John Wooden was the greatest college basketball coach of all time, and in the 1975 NCAA tournament, he was very lucky. That season, UCLA had to go to overtime just to win its opening-round game against Michigan. Then in the Sweet 16, Wooden's men defeated Montana by a mere three points. And a national semifinal against Louisville also went into OT before UCLA emerged victorious. The Bruins won Wooden his 10th national championship in his final season, but that last title didn't come easily.
Brad Stevens is no John Wooden, but he's a great coach, and in the 2011 NCAA tournament, he was very lucky. Butler won its opening-round game against Old Dominion courtesy of a Matt Howard buzzer-beater. Then the Bulldogs beat Pittsburgh 71-70 after the Panthers' Nasir Robinson fouled Howard 92 feet away from the Butler basket with the score tied and 1.4 seconds remaining. After the game, Howard offered this description of what had just taken place: "You're thinking, 'No way. There's no way. There's no way this is happening.'"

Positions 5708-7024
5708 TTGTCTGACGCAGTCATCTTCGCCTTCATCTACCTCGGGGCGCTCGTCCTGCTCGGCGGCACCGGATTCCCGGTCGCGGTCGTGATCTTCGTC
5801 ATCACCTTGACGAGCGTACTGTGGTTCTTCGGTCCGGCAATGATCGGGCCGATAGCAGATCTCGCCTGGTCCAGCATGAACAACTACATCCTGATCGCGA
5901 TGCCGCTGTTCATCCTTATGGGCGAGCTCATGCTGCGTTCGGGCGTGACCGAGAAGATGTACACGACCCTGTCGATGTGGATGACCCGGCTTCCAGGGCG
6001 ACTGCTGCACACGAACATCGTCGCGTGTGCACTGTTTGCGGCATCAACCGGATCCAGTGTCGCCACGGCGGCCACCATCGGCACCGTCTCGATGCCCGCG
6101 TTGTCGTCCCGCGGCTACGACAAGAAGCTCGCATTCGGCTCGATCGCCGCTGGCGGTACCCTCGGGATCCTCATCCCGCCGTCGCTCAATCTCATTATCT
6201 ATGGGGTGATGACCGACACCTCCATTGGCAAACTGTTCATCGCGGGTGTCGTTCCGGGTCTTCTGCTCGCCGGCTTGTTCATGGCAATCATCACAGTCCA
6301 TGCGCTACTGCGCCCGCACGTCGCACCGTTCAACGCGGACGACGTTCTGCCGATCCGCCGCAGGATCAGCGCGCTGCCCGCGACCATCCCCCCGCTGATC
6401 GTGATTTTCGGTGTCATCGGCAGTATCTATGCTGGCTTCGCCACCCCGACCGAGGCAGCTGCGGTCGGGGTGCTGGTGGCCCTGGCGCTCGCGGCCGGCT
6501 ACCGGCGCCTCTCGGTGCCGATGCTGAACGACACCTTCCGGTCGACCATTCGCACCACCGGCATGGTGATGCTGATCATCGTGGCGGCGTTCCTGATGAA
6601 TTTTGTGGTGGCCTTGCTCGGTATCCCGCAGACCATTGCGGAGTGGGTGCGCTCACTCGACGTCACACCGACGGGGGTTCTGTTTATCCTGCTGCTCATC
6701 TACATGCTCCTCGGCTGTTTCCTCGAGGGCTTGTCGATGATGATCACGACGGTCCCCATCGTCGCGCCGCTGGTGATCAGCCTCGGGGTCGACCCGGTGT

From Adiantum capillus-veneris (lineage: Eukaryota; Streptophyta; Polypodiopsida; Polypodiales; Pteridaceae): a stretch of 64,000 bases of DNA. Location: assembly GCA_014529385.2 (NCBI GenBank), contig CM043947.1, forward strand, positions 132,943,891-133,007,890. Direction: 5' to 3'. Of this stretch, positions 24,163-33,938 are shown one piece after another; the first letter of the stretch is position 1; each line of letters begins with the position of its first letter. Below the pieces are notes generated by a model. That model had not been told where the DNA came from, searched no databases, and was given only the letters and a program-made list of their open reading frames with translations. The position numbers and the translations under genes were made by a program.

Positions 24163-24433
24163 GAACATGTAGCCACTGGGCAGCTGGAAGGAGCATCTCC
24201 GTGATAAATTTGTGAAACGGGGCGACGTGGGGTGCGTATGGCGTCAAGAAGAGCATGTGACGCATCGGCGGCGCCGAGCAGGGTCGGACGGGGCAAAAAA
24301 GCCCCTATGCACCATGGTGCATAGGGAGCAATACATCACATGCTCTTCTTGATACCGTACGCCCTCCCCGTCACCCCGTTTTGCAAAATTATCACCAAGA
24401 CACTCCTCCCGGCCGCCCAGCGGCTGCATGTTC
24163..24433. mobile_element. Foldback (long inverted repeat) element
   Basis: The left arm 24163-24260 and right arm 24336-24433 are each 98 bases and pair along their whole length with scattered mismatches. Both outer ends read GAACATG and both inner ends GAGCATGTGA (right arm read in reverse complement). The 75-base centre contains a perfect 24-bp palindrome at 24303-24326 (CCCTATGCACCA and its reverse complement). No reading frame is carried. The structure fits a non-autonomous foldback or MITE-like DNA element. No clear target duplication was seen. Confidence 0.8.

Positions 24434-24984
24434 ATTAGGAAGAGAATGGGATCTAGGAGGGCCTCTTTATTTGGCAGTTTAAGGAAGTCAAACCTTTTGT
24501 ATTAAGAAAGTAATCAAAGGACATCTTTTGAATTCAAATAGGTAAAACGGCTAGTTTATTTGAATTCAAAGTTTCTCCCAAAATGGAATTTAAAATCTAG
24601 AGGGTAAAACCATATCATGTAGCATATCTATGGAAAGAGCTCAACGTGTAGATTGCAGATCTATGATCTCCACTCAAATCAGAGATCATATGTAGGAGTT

John Groce is no Brad Stevens, but he's a good coach, and in the 2012 postseason, he was very lucky. His Ohio team entered the MAC tournament as the No. 3 seed, and the Bobcats secured the league's automatic bid with victories by eight, three and one points. Then in NCAA tournament wins against Michigan and South Florida, an Ohio team that had ranked last in MAC conference play in 3-point accuracy made 44 percent of its tries from beyond the arc.
A millionaire can win the lottery, the tallest kid in the class can have a growth spurt and a good (Groce), great (Stevens) or even iconic coach (Wooden) can occasionally win with luck. There's no contradiction there. Wooden's a legend, Stevens is now in the NBA and at Illinois, Groce has signed what is currently ranked as the No. 7 recruiting class nationally for 2014. It's not a question of whether you'd rather be lucky than good, because in college basketball, you can be both.